Former Madison Police Chief David Couper delivers a statement to the Police and Fire Commission.
Nathan and Amelia Royko Maurer have, by their own admission, hounded the Madison Police Department in the 11 months since Officer Stephen Heimsness shot and killed their friend and roommate Paul Heenan on Nov. 9, 2012.
Yet at public input session on Monday about the topic of a new police chief, the couple was conspicuously silent, legally barred from communicating with the five members of the Madison Board of Police and Fire Commissioners because of their complaint against Heimsness with the board.
But many of the nine speakers picked up where the Royko Maurers left off: concerned with officers' use of deadly force and the department's ability to foster goodwill in the community with the departure of Chief Noble Wray on Sep. 27.
"A year ago, I wouldn't have been here," said Madison resident Heidi Kramer. "Over the last year, my confidence and trust [in my police force] is deeply shaken."
The department has taken the most flak for the death of Heenan, who was shot after he drunkenly tried entering a neighbor's house. But the fatal shootings of Brent Brozek, a mentally ill former cab driver, on May 17, and Charles Carll, who police were told was suicidal following a domestic disturbance, on Aug. 17, have also alarmed community members.
Former MPD Captain Cheri Maples, who was in the running for police chief in 2004, said that the three deaths have created an "unacceptable" threshold for the use of force in the eyes of the community.
"I can't think of anything that brings down the trust of a community more than fear that the police will be using deadly force in situations that don't call for it," she said.
Speakers offered reasons for why the board should look for a new chief within the department, as they did when selecting Wray in 2004, or outside of it, as when Richard Williams and David Couper were selected.
Madison resident Rosemary Lee, for example, said that a chief who came from the ranks would be better attuned to the challenges of the department. But Gregory Gelembiuk said that a newcomer would be better suited to innovate.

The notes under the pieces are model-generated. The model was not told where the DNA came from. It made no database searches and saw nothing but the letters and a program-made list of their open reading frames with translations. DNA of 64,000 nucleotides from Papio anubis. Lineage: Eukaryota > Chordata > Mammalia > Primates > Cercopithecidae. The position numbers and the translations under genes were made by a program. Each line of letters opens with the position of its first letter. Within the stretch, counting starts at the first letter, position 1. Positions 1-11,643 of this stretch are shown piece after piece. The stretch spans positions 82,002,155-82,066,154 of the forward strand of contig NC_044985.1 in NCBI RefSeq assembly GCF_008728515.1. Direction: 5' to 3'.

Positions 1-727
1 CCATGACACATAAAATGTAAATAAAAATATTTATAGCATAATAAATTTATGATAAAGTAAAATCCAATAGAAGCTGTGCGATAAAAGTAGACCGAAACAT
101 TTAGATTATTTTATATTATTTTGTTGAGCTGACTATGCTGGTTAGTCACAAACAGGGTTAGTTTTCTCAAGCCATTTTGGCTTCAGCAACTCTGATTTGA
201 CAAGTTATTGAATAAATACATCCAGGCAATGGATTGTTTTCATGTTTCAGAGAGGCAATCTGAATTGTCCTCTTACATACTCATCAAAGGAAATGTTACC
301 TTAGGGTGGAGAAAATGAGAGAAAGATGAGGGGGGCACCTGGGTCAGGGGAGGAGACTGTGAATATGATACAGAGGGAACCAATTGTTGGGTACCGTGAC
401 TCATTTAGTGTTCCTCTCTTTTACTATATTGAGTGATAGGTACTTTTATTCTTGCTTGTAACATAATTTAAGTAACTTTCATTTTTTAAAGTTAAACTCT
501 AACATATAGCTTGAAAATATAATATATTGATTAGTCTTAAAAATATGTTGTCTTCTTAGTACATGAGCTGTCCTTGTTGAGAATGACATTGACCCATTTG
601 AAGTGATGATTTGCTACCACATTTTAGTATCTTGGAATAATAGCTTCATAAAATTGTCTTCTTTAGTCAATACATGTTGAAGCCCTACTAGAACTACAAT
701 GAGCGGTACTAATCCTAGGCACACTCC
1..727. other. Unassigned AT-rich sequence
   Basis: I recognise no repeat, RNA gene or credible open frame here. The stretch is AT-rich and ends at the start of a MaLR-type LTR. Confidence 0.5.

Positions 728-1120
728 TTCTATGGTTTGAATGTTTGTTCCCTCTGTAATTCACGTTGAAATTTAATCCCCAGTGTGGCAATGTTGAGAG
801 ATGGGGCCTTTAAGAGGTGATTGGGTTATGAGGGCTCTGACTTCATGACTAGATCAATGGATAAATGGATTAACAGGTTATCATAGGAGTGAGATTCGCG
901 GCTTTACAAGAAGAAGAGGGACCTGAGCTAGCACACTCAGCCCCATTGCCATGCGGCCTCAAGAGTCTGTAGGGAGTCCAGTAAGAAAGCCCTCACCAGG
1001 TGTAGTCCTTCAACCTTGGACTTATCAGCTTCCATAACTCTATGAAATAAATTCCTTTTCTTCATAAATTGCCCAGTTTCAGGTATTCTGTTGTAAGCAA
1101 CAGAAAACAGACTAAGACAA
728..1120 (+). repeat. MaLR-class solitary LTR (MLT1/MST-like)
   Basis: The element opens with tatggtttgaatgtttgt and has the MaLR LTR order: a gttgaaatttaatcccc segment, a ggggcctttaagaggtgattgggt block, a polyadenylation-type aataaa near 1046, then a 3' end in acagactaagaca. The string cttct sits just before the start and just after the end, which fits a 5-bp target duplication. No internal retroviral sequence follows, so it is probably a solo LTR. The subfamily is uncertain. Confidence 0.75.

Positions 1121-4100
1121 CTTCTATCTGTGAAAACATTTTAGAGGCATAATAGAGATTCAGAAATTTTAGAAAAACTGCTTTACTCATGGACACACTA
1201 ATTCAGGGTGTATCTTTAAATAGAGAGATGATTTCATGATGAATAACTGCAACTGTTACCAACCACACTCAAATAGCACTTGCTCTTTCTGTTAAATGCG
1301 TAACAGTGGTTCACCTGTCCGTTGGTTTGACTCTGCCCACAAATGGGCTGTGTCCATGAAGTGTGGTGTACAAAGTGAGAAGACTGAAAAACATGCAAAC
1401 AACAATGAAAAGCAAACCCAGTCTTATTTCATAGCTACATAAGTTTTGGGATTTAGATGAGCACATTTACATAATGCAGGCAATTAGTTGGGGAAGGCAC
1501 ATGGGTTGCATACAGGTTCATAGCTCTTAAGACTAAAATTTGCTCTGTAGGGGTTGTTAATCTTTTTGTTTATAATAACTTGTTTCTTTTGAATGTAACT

Couper was mentioned fondly by numerous participants, as was the service of former Capitol Police Chief Charles Tubbs -- who was suggested as a possible candidate by Gregory Phillips, a retired law enforcement officer who spoke.
Couper, who attended the meeting, served as police chief from 1973 to 1993. An advocate of community policing and non-violent conflict resolution, he said the next chief should shake things up.
"To appoint a chief of police ... committed to keeping things the way they are would take this department backwards," Couper said.
According to commission president George Kamperschroer, the board will review any internal interest in the position before deciding to widen the search.
The Royko Maurers would like to see a candidate from outside the department's leadership -- either from the ranks of patrol officers or from a force outside of Madison.
The couple is holding a police chief discussion of their own on Oct. 16 from 7-9 p.m. at First Congregational Church, 1609 University Ave. The panel will include Maples, UW-Madison Law School professor and policing expert Michael Scott and state Rep. Chris Taylor (D-Madison).
They hope to dive deeper into the use of deadly force and whether law enforcement should investigate its own members when such force is used. They also plan to cover other community law enforcement issues.
The actions of the police officers who used deadly force were cleared by the department in the shootings of Brozek and Carll. Heimsness, who was cleared by the police and Dane County District Ismael Ozanne's office, resigned from the police force, effective Nov. 23.
Dane County Judge John Albert issued an injunction Sept. 10 on the complaint filed by the Royko Maurers against Heimsness until after Heimsness leaves the force. The officer still faces a federal civil rights suit filed by Heenan's estate.